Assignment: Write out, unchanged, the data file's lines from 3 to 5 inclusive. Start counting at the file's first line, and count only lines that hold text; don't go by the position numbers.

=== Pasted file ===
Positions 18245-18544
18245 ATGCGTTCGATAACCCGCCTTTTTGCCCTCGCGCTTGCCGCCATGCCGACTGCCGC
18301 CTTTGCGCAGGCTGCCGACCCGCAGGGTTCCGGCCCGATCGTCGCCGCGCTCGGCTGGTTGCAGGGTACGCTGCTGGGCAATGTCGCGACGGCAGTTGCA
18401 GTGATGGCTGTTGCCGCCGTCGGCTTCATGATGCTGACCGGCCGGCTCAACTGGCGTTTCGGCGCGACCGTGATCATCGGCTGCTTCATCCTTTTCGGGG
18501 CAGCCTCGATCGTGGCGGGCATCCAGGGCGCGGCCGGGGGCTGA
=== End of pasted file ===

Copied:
18301 CTTTGCGCAGGCTGCCGACCCGCAGGGTTCCGGCCCGATCGTCGCCGCGCTCGGCTGGTTGCAGGGTACGCTGCTGGGCAATGTCGCGACGGCAGTTGCA
18401 GTGATGGCTGTTGCCGCCGTCGGCTTCATGATGCTGACCGGCCGGCTCAACTGGCGTTTCGGCGCGACCGTGATCATCGGCTGCTTCATCCTTTTCGGGG
18501 CAGCCTCGATCGTGGCGGGCATCCAGGGCGCGGCCGGGGGCTGA